Wednesday, May 9, 2012

[PHI 3000] The Audioslave Problem

One version of the argument from design is an analogical argument that goes roughly like this:
  1. Man-made artifacts exhibit design because they were created by intelligent beings.
  2. Nature exhibits design.
  3. Therefore, nature was created by an intelligent being.
As Philo points out in David Hume's Dialogues Concerning Natural Religion, there are several problems with the man-made artifacts : human designer :: nature : divine designer (or, as it is more commonly known, watch : watchmaker :: world : world-maker) analogy:
  • If we take this analogy seriously, then we might as well conclude that nature was created by a committee of divine designers, since man-made artifacts usually take more than one person to make.
  • If we take this analogy seriously, then we might as well conclude that nature was created by a malevolent divine designer, since natural disasters bring about pain and suffering to living creatures.
The latter, of course, leads to the Problem of Evil.

Now, consider another, similar question. According to many theists, life is supposed to be a gift from God. At the very least, life is something that is granted to humans by God. If that is the case, given the man-made artifacts : human designer :: nature : divine designer analogy, doesn't it seem strange that God would give us something without a single and clear instruction manual? After all, man-made artifacts come with a single and clear instruction manual. So, by analogy....

If one takes the man-made artifacts : human designers :: nature : divine designer analogy seriously, it seems that one can argue as follows:
  1. If the divine designer were like human designers, then the divine designer would give us a single, clear instruction manual with the gift of life.
  2. The gift of life doesn't come with a single, clear instruction manual.
  3. Therefore, the divine designer is not like human designers.
What do you make of this argument? Does it show that the man-made artifacts : human designers :: nature : divine designer analogy, and hence the analogical argument from design, is weak?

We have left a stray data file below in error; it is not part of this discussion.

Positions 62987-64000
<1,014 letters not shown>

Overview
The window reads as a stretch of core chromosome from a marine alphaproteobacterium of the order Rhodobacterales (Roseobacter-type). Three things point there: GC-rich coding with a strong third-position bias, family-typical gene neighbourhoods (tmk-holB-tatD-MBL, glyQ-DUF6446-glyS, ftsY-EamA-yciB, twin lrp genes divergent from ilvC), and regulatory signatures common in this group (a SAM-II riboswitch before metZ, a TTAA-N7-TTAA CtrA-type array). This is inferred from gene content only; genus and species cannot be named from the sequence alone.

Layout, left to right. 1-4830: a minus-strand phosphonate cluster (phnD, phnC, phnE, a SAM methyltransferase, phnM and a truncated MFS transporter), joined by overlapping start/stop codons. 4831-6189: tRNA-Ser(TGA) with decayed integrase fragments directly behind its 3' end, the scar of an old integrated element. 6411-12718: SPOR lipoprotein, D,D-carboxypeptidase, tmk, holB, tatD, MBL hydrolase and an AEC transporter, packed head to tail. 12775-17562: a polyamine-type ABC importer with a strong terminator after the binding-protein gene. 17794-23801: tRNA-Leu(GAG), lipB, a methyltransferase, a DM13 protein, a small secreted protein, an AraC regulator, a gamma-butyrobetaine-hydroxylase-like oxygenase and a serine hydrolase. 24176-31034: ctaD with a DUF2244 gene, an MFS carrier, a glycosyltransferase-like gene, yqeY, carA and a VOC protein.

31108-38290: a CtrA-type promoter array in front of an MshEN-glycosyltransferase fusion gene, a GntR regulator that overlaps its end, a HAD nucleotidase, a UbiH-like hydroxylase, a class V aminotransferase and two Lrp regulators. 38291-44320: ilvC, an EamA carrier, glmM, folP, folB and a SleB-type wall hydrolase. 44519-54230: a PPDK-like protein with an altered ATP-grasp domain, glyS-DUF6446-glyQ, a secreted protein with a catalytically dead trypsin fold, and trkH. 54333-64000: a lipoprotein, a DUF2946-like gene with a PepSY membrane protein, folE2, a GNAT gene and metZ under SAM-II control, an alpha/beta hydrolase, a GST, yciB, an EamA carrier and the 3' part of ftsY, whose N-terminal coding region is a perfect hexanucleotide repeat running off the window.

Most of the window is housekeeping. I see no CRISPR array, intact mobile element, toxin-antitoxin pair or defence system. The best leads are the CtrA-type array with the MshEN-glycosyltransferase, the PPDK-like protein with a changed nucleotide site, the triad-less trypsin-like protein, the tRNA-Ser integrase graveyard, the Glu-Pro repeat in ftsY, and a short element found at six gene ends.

1. The argument that you have illustrated, in my opinion, is a weak argument because of the following reasons.

    1. Divine Designer does not necessarily have to be like a human designer. He might be just a designer, who is unlike human, and who has something else in mind other than to hand us with a manual that all of us can abide by. If there exists a manual, we would be just "machines" who follow a set of guidelines, instead of using our own intelligence, to live life in ways we deem appropriate. God gave us intelligence for a reason, so that we do not need a manual but can come up with one for ourselves.

    2. How do we know that the manual does not exist?
    According to Buddhism, which I believe is a form of Eastern philosophy rather than religion, we were all born good, and then in the course of life, the goodness is overtaken by desires and that is when the goodness starts to disappear. Analogously speaking, God might have endowed us with the manual but in the course of life, the manual got lost because of the overwhelming negligence of its usage by people.
    Secondly, technically, manuals for life (not even a single manual) exists. Philosophy since its birth, from Aristotle to Epicurus to Buddhism to Nietzche, has come up with the ways on how to live happy lives. These manuals are actually the product of God who gave us the intelligence to come up with these.

    Because of these two reasons, I believe that the argument against the analogical argument from design is weak.

  2. The argument does pose as a strong opposition for the claim that God created life. However we need to take into account that human designers create man-made artifacts while the "divine designer" created the world. The difference here is that the man-made artifacts do not have free will. Hence, it is easier to write an instruction manual for man-made artifacts than it is for life.
    The argument does weaken the analogical argument from design because God should have provided an instruction manual for life. However, there is also the concern that if God made himself known, then it takes away our choice of whether to believe or not. We would be forced to believe in him because his existence would be undeniable.
    I do agree with the conclusion that "the divine designer is not like human designers" because if he was, he would have provided an instruction manual.

  3. I think that the argument does not reveal and glaring weakness in the analogical argument from design. The argument against the analogical argument from design seems to be making the claim that human designers and divine designers must be the same. I do not believe this to be the case. I think there is the potential that a divine designer could create something which would be completely clear to any other divine beings, but could make absolutely no sense to humans.
    Humans have the capacity to understand their designs, while other animal species can not. I think it is completely plausible that a divine being would have a far superior ability to comprehend the gift of life and therefore there very well may be a simple instruction manual for a divine being, but not for humans.


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